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Set during an unspecified future era, or perhaps an "alternate
universe" present era, The Final Cut posits a world in which "first
person viewpoint" computer chip implants are possible for those who can
afford it. These record a person's entire life from a first person
viewpoint--the "camera" sees what the person sees, hears what they
hear. The intention is to have an accurate, documentary-like record
after the person dies. These are presented as films at their funerals.
Citizens known as "cutters" (just a slang for a film editor) pare down
one's life to a feature length presentation. There are also those who
protest the implants. The Final Cut is the story of the latter days of
a cutter, Alan W. Hakman (Robin Williams).
While The Final Cut is enjoyable enough, it has tremendous squandered potential. As one would expect, Williams turns in an incredible performance, but the script, by writer/director Omar Naim, could have used a lot of work.
The premise is fabulous. It opens many philosophical and psychological cans of worms. Some are dealt with, but only cursorily. Surely cutters go through a lot of emotional trauma as they vicariously experience the lows and the mundanities of other person's lives. Naim shows us this briefly with a recording of someone who was an abuser. But as soon as he shows us this material, he drops it. The film is advertised as a thriller. How much more exciting would it have been to embed Hakman in the middle of some grand, suspenseful plot, the details of which became known to him through data from an implant? As one of the opponents of the implant technology remarks, the implants have changed the way people relate to each other. That is a good point--it would have a profound impact on that. So why aren't we shown instances of this in the film? This could have been another hinge for a very intriguing, tense plot.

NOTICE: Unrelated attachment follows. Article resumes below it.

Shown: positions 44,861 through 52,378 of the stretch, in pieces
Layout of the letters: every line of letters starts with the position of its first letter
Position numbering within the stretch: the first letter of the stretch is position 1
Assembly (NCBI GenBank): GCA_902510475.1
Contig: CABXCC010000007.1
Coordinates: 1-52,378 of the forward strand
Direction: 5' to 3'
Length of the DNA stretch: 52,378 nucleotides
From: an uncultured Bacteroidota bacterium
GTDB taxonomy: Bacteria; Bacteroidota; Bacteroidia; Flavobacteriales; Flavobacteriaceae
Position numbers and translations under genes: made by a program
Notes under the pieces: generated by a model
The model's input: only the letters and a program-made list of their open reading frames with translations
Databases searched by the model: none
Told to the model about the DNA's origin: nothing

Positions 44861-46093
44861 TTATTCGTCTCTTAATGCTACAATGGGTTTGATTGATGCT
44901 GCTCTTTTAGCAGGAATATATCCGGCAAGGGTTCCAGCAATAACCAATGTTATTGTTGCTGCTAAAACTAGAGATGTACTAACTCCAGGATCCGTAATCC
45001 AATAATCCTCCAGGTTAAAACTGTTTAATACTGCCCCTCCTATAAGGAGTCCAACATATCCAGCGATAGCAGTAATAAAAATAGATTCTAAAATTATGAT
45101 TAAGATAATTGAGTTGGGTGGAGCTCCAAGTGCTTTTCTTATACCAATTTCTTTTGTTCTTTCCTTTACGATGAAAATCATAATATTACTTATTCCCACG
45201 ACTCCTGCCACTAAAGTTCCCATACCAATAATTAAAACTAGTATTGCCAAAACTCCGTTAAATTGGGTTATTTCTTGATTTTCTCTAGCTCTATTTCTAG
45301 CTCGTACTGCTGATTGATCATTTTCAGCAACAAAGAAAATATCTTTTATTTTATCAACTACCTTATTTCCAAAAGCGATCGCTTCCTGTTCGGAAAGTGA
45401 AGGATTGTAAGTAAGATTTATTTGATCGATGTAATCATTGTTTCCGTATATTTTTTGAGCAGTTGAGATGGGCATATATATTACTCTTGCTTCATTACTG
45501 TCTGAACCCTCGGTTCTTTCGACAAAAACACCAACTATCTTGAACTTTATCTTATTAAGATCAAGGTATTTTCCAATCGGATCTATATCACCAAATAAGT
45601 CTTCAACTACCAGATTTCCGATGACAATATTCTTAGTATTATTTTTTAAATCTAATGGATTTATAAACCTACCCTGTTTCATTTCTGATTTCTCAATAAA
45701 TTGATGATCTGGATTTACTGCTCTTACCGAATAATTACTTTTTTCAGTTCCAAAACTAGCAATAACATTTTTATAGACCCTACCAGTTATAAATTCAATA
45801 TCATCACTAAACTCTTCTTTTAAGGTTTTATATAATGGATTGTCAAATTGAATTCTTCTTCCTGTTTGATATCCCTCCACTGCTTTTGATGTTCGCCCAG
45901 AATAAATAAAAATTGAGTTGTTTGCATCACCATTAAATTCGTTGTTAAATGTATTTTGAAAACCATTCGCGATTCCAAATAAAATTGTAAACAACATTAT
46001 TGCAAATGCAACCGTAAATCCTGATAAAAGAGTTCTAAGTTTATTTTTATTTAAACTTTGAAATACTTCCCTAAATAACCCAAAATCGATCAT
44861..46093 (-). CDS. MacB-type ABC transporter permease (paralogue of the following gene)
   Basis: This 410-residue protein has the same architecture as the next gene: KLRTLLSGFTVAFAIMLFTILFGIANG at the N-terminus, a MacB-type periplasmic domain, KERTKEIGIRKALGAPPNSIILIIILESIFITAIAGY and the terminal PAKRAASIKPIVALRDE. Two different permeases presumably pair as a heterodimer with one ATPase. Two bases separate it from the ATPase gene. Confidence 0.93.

There are also issues of invasion of privacy, surveillance paranoia, consent (the implants are shown being put into infants and being permanent), and "misuse" of the data. Most of these are barely touched. Often they're only broached with a single comment, or a protester's sign.
Other fascinating issues brought up by the idea of the technology are not even mentioned. Surely, such technology would prove to be invaluable as evidence in crimes. And surely many people, especially victims, would voluntarily offer a "tap" into their implants so they can be witnesses. Why not comment on these kinds of possibilities? The Final Cut is also oddly understated with such a far-reaching sci-fi premise in this era of rubber reality films. A number of plot points, such as the one involving Louis Hunt, have almost disappointingly mundane resolutions. For that matter, for a sci-fi film set in the future or an alternate reality, there isn't much that is different about the world except for the implants. Probably the lack of differences was due to budget. It costs a lot of money to build alternate realities.
This might sound far too negative for the film to warrant a 7 out of 10 from me, which is equivalent to a "C" letter grade. Much of the film is saved by the performances. In combination with direction that is more often than not interesting and unusual, it's easy to focus on the promise of the premise rather than the unfulfilled extensions of the same.
Hakman, and presumably the other cutters, have odd dispositions. Their task is to make everyone look good--like a mortician making up a mangled body so it's "presentable" at a funeral. They spend hour upon hour as voyeurs. They are something like archivists, but also have to play detective. It makes them strangely aloof and dour. It's difficult for them to have relationships. Naim gets in a couple cracks that portray the cutters and their social relationships as similar to geeky "Internet addicts". This is all good stuff, and it's excellently played by Williams.
The flow of the film is a bit odd, and especially the ending (which I praised for its relative nihilism) is eventually abrupt in a way that doesn't exactly work (and I usually love abrupt endings). Being generous, we could take the wonky flow as a "level-removed" kind of self-reference. Of course Naim was faced with cutting the film to make it look good, but it's a bit awkward and arbitrary-feeling, just as a cutter's work would likely be when faced with having to produce a coherent 90-minute film out of 80 years' worth of material. Being less generous, Naim simply needs to learn how to better tell a story, and there was no intention of real-world reflexivity with his fictional material.